Jesus of Nazareth: The Infancy Narratives

Jesus of Nazareth:
The Infancy Narratives

First edition book cover
Author Pope Benedict XVI
Country United States
Language English
Subject Christology
Publisher Image Books
Publication date
November 21, 2012
Media type Print
Pages 144
ISBN 978-1-58617-500-9
Preceded by Jesus of Nazareth: Holy Week
Part of a series on the
Theology of
Pope Benedict XVI
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Jesus of Nazareth: The Infancy Narratives is a book written by Pope Benedict XVI, first published on November 21, 2012 by Image Books. The book is the third and final volume of the author's three-volume meditation on the life and teachings of Jesus Christ. Pope Benedict presents the stories of Jesus' infancy and childhood as being as relevant today as they were two thousand years ago.[1][2] This third volume in the series was preceded by Jesus of Nazareth (2007) and Jesus of Nazareth: Holy Week (2011).

In Jesus of Nazareth: The Infancy Narratives, Pope Benedict presents the Nativity story as not merely an event in the past, but as an event of "unfolding significance" for people today, with implications for such issues as the limits of political power and the purpose of human freedom."[2] The book includes reflections on such matters as the significance of the Virgin Birth and the way nature was perceived in ancient pagan and Judeo-Christian cultures. The author examines the birth and childhood of Jesus as recounted in the Gospel of Saint Matthew and the Gospel of Saint Luke. Throughout his interpretation of the biblical texts, the author references the work of other scholars and draws on a variety of academic fields, including linguistics, political science, art history and the history of science.[2]

Jesus of Nazareth: The Infancy Narratives contains a brief forward, four chapters, and an epilogue. In the first chapter, Pope Benedict presents the genealogies of Jesus of Nazareth as presented in the Gospels of Matthew and Luke, which are very different, but have the same theological and symbolic meaning—placing Jesus in history and recognizing his true origin as a new beginning of world history.[3]

In the second chapter, Pope Benedict focuses on the annunciation of the births of John the Baptist and Jesus. Through a closer reading of the dialogue between Mary and the Archangel Gabriel in the Gospel of Luke, the author explains that, through a woman, God "seeks to enter the world anew".[3] In seeking to liberate man from sin, God requires "free obedience" to his will, quoting Bernard of Clairvaux. The author continues, "In creating freedom, he made himself in a certain sense dependent upon man. His power is tied to the unenforceable yes of a human being." Mary's assent becomes the starting point of the history of salvation.[3]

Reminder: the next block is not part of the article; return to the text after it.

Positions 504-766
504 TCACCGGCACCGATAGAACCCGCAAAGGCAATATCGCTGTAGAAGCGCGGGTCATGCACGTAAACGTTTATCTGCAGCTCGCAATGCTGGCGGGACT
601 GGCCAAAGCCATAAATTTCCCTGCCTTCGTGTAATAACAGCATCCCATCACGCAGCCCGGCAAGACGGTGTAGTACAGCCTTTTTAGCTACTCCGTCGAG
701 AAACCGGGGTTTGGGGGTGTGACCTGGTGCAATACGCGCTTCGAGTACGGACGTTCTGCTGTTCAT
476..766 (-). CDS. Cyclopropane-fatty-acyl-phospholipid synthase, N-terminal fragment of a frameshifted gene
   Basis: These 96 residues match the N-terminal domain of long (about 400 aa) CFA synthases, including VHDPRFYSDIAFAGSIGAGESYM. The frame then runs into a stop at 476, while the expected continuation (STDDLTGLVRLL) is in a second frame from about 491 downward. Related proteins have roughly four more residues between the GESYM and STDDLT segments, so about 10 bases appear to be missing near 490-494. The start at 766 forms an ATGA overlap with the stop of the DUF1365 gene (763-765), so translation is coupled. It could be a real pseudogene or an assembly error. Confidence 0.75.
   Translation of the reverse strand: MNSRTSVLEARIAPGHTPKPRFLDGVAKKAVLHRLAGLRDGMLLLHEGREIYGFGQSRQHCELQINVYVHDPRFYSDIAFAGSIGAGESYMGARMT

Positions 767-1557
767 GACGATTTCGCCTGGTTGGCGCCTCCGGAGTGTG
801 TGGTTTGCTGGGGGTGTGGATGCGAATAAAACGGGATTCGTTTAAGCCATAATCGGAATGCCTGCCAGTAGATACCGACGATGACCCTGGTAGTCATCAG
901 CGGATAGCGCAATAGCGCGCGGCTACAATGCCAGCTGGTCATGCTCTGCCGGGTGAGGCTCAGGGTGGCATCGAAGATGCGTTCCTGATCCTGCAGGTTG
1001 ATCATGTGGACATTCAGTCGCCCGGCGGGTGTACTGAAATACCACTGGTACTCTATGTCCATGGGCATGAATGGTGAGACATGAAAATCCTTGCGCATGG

In the third chapter, Pope Benedict focuses on the event in Bethlehem and the historical context of Jesus' birth, as well as the Roman Empire under Augustus, whose universal dimension allows a "universal Saviour" to enter into the world.[3] The author explores the elements of the Nativity story, which hold profound meaning: the poverty in which "he who is truly the first-born of all that is" chooses to reveal himself, the "cosmic glory" that envelopes the manger, God's special love for the poor, which manifests itself in the annunciation to the shepherds, and the words of the Gloria.[3]

In the fourth and final chapter, the author focuses on the story of the three Magi, who saw the star of the "King of the Jews" and who had come to adore the child. Pope Benedict uses the story of the Magi and their flight into Egypt—reconstructed through a rich range of historical, linguistic and scientific information—as a "fascinating emblem of the inner unrest and search for truth of the human spirit."[3]

Jesus of Nazareth: The Infancy Narratives completes Pope Benedict's three-volume meditation on the life and teachings of Jesus Christ, which includes Jesus of Nazareth (2007) and Jesus of Nazareth: Holy Week (2011). The book was formally presented at the Vatican on November 20, 2012 and was published simultaneously in eight languages—English, Italian, German, French, Spanish, Polish, Croatian, and Portuguese—in fifty countries on November 21, 2012.[2][3]


  1. Caraza, Bianca M. (November 19, 2012). "The Papacy and Legacy of Benedict XVI". Image Books. Retrieved November 20, 2012.
  2. 1 2 3 4 Glatz, Carol; Rocca, Francis X. (November 20, 2012). "Nativity story's significance continues to unfold today, pope writes". Catholic News Service. Retrieved November 20, 2012.
  3. 1 2 3 4 5 6 7 Olson, Carl E. (November 20, 2012). "Further details about Jesus of Nazareth: The Infancy Narratives". The Catholic World Report. Retrieved November 20, 2012.
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